This is step one in a six-step series on how to build your brand strategy. To learn more about what you’ll learn in the series, visit our introductory blog post here, and stay tuned for more freebies like these as we unravel your 2015 branding power strategy in the months to come!
“Your audience is not anyone and everyone.”
Your audience is not anyone and everyone. There are age groups, gender identifiers, income levels, and geographic constraints that will most likely limit your target audience to a distinct consumer type. Determine these basic characteristics first, then pare down every minute detail of your ideal consumer, from his or her physical appearance and lifestyle to deep-seated psychology and values.
This step is often skipped over by busy marketing professionals and business owners, but this is a major mistake that could lead to significant loss of time and resources. Keep in mind that the better you can pinpoint your target customer, the easier your day-to-day marketing strategy will become, saving you time and money in the long run.
What information should I gather from my existing customers?
Thinking beyond the traditional demographics of your target audience and getting a closer look into your target customer’s psychology, daily habits, and go-to sources of information may require in-depth research through focus groups, market research, surveys, feedback loops, or case studies to acquire a better gauge on your target audience. Even if you think you know who your audience is, you might just be surprised by your results once these surveys are complete.
To put into perspective the layers you should uncover, let’s say you are offering a gutter cleaning service in San Diego. Some questions to ask yourself include:
- Is your ideal consumer the man or woman of the household?
- What is his or her age?
- What is the average income of your ideal client?
- Where do they live?
- Why aren’t they cleaning the gutters themselves?
- What is the best way to reach them?
- What platforms do they commonly use to gather information? What time of day? How often?
Getting the whole story about why your customers are coming to you for your products or services may reveal a need or niche market you may never have known existed or help you stand out from the competition.
You can gather this information through free survey platforms like Survey Monkey using an existing list of contacts. You may also consider posting your survey or a quick on Facebook, Twitter, and other social media platform. Consider adding a small incentive, like a discount on your next service, a gift card, or free prize to encourage more responses.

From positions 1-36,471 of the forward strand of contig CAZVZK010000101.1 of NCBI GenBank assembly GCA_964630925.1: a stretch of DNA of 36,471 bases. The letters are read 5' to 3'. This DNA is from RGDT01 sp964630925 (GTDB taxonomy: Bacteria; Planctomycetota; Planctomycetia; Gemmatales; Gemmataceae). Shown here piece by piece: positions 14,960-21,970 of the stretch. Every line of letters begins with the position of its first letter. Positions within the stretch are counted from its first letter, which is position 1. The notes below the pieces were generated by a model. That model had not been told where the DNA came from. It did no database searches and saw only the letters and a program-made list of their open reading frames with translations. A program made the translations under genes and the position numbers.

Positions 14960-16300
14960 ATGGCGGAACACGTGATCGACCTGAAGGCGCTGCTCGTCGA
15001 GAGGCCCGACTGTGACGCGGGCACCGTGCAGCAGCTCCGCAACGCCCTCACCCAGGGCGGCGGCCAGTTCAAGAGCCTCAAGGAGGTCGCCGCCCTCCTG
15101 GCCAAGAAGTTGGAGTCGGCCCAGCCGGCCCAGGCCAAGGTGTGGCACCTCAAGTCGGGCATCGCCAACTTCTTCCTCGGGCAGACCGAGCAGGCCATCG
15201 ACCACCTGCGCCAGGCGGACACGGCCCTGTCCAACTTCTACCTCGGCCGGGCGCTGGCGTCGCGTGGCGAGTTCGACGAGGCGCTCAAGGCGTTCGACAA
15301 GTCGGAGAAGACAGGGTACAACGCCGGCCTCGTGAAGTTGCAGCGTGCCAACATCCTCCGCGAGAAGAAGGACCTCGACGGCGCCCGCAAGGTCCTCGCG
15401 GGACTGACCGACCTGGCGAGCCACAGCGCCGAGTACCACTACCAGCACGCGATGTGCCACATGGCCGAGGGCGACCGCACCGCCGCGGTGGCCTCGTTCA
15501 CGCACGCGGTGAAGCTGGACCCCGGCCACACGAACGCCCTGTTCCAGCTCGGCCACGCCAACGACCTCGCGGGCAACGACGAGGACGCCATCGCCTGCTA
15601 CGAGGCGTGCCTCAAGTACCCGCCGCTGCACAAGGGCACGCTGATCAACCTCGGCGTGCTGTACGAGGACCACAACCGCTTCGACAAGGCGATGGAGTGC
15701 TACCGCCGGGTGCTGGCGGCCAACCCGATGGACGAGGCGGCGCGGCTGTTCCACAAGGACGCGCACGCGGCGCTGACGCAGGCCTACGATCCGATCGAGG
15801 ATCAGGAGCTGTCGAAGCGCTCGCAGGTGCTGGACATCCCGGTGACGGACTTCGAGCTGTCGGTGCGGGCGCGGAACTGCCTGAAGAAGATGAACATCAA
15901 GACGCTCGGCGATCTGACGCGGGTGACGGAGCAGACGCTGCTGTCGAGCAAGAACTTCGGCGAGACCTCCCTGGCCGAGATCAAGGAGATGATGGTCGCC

What if I don’t have any customers yet?
If you’re starting a new business or launching a new product line or service, this first step may take some preliminary research and a little imagination. See who your competitors are targeting, then see if you can identify a niche within that market that they are leaving open for the taking. There may be plenty of customers in need of your service to go around, but knowing your differentiating factor is a handy tool to keep in your back pocket.
Once you’ve completed some preliminary research about your potential target audience and have a good idea of what your target customer looks like, gather as much consumer information as you can to ensure you’re on the right track. Measuring and adapting to your target audience are vital steps in this stage of your business’ development.
Evaluate each of your own products or services, and make a list of benefits associated with each — user-friendly, cheap, cutting-edge, time-saver, etc. Next to each of those benefits, make another list of people who need what you have to offer — men who are stressed in their full-time jobs, women with young children, kids looking for the next “in” thing to make them stand out. Try to be as specific as possible, or even come up with a few different scenarios and start testing these market segments’ demands for your offering to better identify your highest-potential growth markets.
To make the most of your time and money, try A/B Testing features on your website, ads, on social media, and other marketing platforms. For example, if your product may appeal to both women and men in their 20’s and 30’s, try testing out a few different social media or search engine ads to see which group your product appeals to most.
What if I’m competing with large enterprises for my target audience?
If you are a smaller business vying against larger companies, identifying your niche market can be the secret to competing with the big boys and giving them a run for their money. Having a well-defined target audience and knowing where to put your marketing and advertising dollars can go a long way in building your brand identity and becoming a thriving business long into the future.
“Who your audience is determines your messaging strategy, what marketing channels you should tap into, and much more, so nailing down this first step is crucial.”
Even established companies have shifts in their target market and need to regroup every once in awhile to re-establish their brand identity or messaging strategy, so don’t skip this step!
If you need help identifying your target audience, we’re more than happy to help! Give us a shout at [email protected], and let us know how we can lend a hand.
Ready to learn more? Check out Step 2 in this six-part Branding Guide.